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McDonnell's office says letters were sent to felons in error

Anita Kumar

As we reported this morning, Gov. Bob McDonnell's administration mistakenly sent letters to more than 200 felons telling them that they had to write a personal letter to the governor to get their voting rights restored.

The letters sent to felons said that, "as a new requirement," nonviolent offenders must provide a "personal letter to the Governor explaining the circumstances of your arrest and conviction." They were also told to detail their efforts to get a job, seek education, and participate in church and community activities, and why they think their rights should be restored. The governor's letter went on to say that failure to do so would result in applications being closed "with prejudice."

"The letter was sent without approval by a well-meaning staffer attempting to continue to process requests even while new procedures were being considered," McDonnell spokesman Tucker Martin said.

The McDonnell administration is still considering whether to require nonviolent felons to write letters.

"This seems like an odd way to make policy," said ACLU of Virginia Executive Director Kent Willis. "But, we are delighted if the administration is serious about dropping the requirement for a lengthy personal letter to the Governor and look forward to a productive discussion with the Governor's office about improving the restoration procedure."

Secretary of the Commonwealth Janet Polarek will meet with the ACLU, the NAACP and other groups that work with felons today to talk about changes the governor's office is making to the process.

We reported last weekend that McDonnell (R) will require the offenders to submit a letter to the governor outlining their contributions to society since their release, turning a nearly automatic process into a more subjective one that some say might prevent poor, less-educated or minority residents from being allowed to vote. McDonnell said he is working on revamping the system so felons can have a decision on whether their rights will be restored within 90 days.

By Anita Kumar  |  April 14, 2010; 11:08 AM ET
Categories:  Anita Kumar , Robert F. McDonnell  
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His hood is off, real face exposed. They are trying to back track but everyone now sees him for who he is -- just another KKK hack trying to restore jim crow's laws of the south.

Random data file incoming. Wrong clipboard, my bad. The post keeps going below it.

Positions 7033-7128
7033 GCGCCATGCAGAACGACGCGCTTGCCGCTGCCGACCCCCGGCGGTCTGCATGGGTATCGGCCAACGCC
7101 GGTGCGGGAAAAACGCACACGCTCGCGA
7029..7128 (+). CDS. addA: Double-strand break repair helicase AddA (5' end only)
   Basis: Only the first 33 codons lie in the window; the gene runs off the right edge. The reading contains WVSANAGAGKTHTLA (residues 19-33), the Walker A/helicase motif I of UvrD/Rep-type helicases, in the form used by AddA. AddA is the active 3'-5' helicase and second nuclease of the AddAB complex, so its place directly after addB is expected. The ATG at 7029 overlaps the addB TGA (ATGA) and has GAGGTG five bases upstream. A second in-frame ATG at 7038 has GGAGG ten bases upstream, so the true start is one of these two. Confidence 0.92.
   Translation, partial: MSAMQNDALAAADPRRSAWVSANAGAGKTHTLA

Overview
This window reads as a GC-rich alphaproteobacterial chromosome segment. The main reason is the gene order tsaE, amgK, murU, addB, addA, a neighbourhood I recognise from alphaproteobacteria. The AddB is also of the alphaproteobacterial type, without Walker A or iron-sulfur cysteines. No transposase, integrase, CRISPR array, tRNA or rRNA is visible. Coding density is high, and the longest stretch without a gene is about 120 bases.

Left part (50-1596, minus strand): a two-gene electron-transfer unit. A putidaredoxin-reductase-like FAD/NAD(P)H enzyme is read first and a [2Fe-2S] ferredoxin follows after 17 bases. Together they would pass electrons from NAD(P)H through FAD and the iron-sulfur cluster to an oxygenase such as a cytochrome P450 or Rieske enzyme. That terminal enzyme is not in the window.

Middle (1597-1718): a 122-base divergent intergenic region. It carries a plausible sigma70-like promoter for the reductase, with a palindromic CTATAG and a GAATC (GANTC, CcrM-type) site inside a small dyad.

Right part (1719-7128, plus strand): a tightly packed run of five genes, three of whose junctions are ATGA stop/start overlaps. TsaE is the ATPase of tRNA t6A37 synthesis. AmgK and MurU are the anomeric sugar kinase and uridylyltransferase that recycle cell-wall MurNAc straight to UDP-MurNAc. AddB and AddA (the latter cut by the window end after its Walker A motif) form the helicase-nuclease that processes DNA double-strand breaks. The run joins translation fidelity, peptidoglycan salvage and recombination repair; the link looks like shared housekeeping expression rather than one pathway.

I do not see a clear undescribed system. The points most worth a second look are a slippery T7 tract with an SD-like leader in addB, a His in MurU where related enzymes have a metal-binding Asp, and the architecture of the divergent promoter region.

Posted by: hadelaide | April 14, 2010 11:42 AM | Report abuse

Jeez, McDonnel is coming off as another Bush. Can't tell if he is lying or incompetent?

Posted by: chucky-el | April 14, 2010 11:54 AM | Report abuse

I'm a native Virginian and resident. I voted for Deeds. Ya'll got what you asked for.

Posted by: Rich393 | April 14, 2010 12:39 PM | Report abuse

Translation: A "well-meaning staffer" will be found to fall on his or her sword should anyone decide to look further into this improbable "mistake."

Posted by: sonny2 | April 14, 2010 1:02 PM | Report abuse

And I bet there are more than a few people out there that believe this BS.
Why is it always, BLAME IT ON SOMEONE ELSE.

Posted by: racerdoc | April 14, 2010 1:33 PM | Report abuse

Let's see. This is the same practice that Kaine and Warner used. McDonnell is trying to streamline the process from 6-12 months to 90 days. What's with you people?

Posted by: sclarkbyrdparkcourt | April 14, 2010 2:46 PM | Report abuse

Why is this article still posted but the PG County student beating is not? IS this really that important? Looks like bias again.

Posted by: melador | April 14, 2010 2:49 PM | Report abuse

melador, guess your brain is filled with tea. There is a story about the PG County student beating -- the FBI is now investigating. Of course, when gopers screw up you folks look for diversions. Never can accept responsibility for faux pas.

Posted by: hadelaide | April 14, 2010 4:27 PM | Report abuse

This McDonnell governor has made so many "errors" since coming into office -- from April Confederate History Month originally cleansed of slavery to this Jim Crow attempt to limit voting by making essay writers out of former prisoners -- one wonders when we can flunk him out of the governorship. He's running at about a D- right now. Pretty dumb.

Posted by: Poleman | April 14, 2010 4:46 PM | Report abuse

Why would anyone want felons going to church?

To it for more symbolic cannibalism?

Is it to increase their superstitions?

Posted by: kenk3 | April 14, 2010 4:56 PM | Report abuse

I heard a huge number of Virginians voted for McDoof in error. All kinds of errors happening down Richmond way.

Posted by: hoser3 | April 14, 2010 5:58 PM | Report abuse

Virginia is for Errors.

Posted by: hoser3 | April 14, 2010 6:01 PM | Report abuse

Statejacking- a practice perfected by Teabaggers which results in the likes of McDonnell and AG Coochie-Coochie-Coo.

Posted by: hoser3 | April 14, 2010 6:08 PM | Report abuse

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